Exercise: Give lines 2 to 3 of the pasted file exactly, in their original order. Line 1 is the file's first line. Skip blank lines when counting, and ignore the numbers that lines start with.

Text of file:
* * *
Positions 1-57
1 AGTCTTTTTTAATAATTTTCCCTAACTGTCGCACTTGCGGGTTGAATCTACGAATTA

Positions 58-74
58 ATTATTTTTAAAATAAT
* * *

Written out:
1 AGTCTTTTTTAATAATTTTCCCTAACTGTCGCACTTGCGGGTTGAATCTACGAATTA

Positions 58-74